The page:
Safety Tips

If you don't know the person you're going out with very well, then safety is essential. Meet in a public place, and let someone you trust know where you are going and when you're coming home. You should also consider:

Sensory issues: Dating involves physical contact. If hugging might be too much for you, try holding hands instead. If you're going somewhere with lots of people and visual stimulation, and suffer from sensory issues, consider taking a break while letting your date know.

Intimacy: It’s an inevitable part of dating, so be careful about physical contact. Before going intimate, make sure you are both involved in the romantic relationship and comfortable with this. Ask your dating partner directly if you want to know for sure.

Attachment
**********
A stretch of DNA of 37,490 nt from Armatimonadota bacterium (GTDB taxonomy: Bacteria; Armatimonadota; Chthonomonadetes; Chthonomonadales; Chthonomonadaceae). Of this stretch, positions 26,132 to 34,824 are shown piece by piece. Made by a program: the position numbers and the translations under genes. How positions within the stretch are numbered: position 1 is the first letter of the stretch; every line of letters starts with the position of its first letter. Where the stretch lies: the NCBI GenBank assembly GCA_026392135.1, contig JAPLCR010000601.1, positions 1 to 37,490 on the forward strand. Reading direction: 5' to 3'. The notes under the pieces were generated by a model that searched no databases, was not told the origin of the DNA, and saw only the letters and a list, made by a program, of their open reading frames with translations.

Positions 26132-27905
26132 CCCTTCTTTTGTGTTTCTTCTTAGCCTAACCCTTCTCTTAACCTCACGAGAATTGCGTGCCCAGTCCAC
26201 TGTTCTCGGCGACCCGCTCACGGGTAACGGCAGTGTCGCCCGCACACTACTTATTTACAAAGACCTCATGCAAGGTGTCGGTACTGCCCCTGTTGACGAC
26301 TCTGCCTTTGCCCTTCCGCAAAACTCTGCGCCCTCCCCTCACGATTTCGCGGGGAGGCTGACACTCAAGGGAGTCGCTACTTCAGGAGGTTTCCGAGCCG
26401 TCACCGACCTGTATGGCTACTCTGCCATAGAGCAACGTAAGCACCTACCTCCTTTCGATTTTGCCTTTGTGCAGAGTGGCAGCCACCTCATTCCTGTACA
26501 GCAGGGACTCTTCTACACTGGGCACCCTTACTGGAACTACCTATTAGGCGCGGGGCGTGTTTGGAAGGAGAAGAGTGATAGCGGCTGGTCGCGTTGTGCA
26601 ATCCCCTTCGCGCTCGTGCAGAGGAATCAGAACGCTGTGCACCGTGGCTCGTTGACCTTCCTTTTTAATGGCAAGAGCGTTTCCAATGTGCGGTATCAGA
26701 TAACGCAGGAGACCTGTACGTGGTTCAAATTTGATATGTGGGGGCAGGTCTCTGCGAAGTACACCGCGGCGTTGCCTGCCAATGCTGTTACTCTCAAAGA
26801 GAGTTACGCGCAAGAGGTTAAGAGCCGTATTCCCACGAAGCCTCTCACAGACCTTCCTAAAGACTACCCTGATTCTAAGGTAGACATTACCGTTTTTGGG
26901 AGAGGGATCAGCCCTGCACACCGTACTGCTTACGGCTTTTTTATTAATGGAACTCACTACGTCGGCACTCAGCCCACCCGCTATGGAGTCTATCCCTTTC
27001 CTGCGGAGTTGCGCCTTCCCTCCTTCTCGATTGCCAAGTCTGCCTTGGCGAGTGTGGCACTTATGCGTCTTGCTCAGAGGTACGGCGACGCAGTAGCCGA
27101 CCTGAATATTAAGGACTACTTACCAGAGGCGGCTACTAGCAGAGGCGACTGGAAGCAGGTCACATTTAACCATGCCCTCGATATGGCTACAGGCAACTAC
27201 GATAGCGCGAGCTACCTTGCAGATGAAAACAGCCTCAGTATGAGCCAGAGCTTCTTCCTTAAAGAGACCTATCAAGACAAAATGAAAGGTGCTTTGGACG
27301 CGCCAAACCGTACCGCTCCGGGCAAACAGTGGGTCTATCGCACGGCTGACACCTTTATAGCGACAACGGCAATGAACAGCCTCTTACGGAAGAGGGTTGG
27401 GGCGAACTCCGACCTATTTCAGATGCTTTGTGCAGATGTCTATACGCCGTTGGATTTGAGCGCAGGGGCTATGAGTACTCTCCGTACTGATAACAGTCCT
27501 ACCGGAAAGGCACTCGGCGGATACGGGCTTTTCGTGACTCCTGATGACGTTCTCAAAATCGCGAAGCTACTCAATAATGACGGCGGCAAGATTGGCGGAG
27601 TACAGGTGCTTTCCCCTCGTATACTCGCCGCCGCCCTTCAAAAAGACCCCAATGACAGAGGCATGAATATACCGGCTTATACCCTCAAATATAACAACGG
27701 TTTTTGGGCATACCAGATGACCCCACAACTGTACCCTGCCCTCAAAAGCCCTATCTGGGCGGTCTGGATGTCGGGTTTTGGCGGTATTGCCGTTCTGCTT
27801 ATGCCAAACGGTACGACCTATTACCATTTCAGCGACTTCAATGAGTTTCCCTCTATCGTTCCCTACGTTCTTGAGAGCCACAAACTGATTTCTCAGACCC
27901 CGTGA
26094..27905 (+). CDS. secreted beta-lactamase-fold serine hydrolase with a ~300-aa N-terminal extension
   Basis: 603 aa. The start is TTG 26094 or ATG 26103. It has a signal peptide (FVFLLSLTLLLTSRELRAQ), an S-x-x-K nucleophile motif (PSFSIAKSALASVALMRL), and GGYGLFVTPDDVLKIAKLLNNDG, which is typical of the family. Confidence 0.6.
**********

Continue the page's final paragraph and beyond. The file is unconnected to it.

Love fixations: An autistic person is inclined to develop obsessions, even for people. While being knowledgeable about a specific topic is ok, it could be misinterpreted by the focus of this fixation. Incessant texting might have the best intentions, but repeated messages seem threatening to the other person. Make sure your advances are not overwhelming and perceived as stalker behavior. Your feelings should be reciprocated before making a move.

Be Yourself!

It sounds like a cliche, but people with autism feel like they need to put on a mask to be accepted. Of course, the whole dating process is trial and error since neurotypical people might get scared of you knowing 3,000 facts about dinosaurs. For some, it can be a deal-breaker, and that's ok. Someone out there will love listening to you talk about Tyrannosaurus Rex.

Remember to have fun. You shouldn't feel pressured to overperform; you're just going out with someone you can connect with. If the person makes you feel uncomfortable, then stop and leave. Nothing is more important than yourself. In no time, you'll be able to form successful relationships that will make you feel fulfilled.

READ MORE: 11 Tips for Dating Someone on the Autism Spectrum